Marriage and Domestic Unit. Marriage must be within the caste and outside the patrilineal sib (clan). It is ceremonialized in a way well within the range of variation found through north India except that, unlike that of most high castes elsewhere, it does not entail a dowry. Rather, it entails a bride-price, which in fact is the traditional necessary component of a valid marriage. Polygyny is permitted (most often occasioned by the levirate), with an incidence of about 15 percent in the region of my work; about 20 percent of polygynous unions are sororal. Unmarried men never marry previously married women (although unceremonialized elopement occasionally occurs). Any subsequent marriage is ceremonialized only if the woman has not been previously married. Divorce, initiated by husband or wife, is easy and frequent, requiring only the return of the bride-price (by the wife's family or new husband). Children, however, belong to and stay with their father and his family, a major deterrent to divorce for women with children.
A major distinctive feature of the Western Pahari area is that fraternal polyandry—strictly prohibited in the Central and Eastern Pahari areas—is permitted and in fact is the preferred form of marriage in some regions such as Jaunsar Bawar and scattered localities in Himachal Pradesh.
Throughout the Pahari area, postmarital residence is prescriptively patrilocal (virilocal). Exceptions occur for Economic reasons, but some stigma is attached to them.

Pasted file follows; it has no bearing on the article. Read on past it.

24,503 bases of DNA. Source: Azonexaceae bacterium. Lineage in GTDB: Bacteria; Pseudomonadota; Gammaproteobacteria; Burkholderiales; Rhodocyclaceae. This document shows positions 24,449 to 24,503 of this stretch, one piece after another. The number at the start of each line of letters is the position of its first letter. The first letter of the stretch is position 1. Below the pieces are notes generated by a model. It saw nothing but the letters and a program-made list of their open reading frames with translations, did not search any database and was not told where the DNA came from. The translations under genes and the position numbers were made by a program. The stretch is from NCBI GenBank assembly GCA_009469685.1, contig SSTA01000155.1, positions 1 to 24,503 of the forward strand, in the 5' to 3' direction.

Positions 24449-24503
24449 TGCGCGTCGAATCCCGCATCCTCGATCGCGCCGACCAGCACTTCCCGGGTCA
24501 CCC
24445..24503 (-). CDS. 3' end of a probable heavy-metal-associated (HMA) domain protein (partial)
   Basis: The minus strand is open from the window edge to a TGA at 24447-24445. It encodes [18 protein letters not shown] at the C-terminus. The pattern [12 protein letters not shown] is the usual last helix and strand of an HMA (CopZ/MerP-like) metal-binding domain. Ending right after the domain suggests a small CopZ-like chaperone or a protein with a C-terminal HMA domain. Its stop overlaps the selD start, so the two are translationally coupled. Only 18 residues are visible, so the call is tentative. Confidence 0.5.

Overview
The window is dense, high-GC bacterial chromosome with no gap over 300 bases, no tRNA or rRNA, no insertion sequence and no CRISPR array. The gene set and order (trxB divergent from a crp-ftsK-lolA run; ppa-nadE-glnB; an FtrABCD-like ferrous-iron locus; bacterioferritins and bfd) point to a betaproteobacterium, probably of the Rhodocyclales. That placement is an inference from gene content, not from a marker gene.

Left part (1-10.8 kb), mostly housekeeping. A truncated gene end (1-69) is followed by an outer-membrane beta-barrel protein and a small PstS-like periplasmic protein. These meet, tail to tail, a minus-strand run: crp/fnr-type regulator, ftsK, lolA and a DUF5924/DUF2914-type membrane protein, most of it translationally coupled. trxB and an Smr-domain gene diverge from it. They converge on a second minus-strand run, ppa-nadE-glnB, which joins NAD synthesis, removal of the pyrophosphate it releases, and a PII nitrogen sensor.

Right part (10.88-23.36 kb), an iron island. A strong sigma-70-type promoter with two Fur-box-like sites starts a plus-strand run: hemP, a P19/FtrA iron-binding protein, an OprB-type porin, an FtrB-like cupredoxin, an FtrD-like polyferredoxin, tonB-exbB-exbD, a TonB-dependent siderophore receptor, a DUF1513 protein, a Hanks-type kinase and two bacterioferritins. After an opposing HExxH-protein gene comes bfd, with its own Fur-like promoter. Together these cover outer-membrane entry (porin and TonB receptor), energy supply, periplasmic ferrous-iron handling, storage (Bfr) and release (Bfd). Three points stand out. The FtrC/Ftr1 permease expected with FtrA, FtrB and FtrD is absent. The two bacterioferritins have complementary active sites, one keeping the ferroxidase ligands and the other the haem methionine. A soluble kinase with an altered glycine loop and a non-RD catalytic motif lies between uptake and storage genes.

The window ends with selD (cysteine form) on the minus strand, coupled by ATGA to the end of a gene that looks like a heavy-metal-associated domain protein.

Socialization. Children are nursed to the age of 3 or 4 and are given the breast occasionally up to age 5 or 6. Socialization is permissive and relaxed, especially in the early years. Boys are socialized together with girls, in a largely female environment, up to the age of 7 or 8, at which time they begin to interact mainly with males. Never are the sexes as segregated as in the plains, however. Girls assume household responsibilities earlier and these are more taxing than for boys—in short, boys are indulged more than girls. Not until puberty are caste distinctions and restrictions rigorously enforced. The marriage ceremony may take place at an early age (8 to 10) but nowadays usually not until later, and in any case the couple does not begin to live together until puberty has been attained: girls by about age 13 or later, boys by age 16 or later. Schooling is a recent phenomenon, restricted primarily to high-caste boys from prosperous families and usually not pursued beyond the first three to five years. Learning for both sexes and all castes is by participation, in effect by apprenticeship.